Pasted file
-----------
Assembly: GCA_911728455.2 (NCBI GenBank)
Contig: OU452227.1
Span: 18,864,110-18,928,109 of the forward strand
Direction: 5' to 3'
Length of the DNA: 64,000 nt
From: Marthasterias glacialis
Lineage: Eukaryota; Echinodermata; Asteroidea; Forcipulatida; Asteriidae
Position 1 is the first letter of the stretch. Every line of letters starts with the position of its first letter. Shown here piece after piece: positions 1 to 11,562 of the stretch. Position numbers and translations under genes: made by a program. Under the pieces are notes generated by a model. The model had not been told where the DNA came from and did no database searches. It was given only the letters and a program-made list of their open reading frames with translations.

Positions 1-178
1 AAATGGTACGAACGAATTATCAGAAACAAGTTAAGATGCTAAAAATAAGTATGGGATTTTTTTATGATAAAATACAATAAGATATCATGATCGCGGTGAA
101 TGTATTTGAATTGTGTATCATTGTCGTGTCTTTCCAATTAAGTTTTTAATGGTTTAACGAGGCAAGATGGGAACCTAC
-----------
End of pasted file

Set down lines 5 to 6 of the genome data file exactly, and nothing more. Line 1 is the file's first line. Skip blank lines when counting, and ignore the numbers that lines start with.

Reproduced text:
Length of the DNA: 64,000 nt
From: Marthasterias glacialis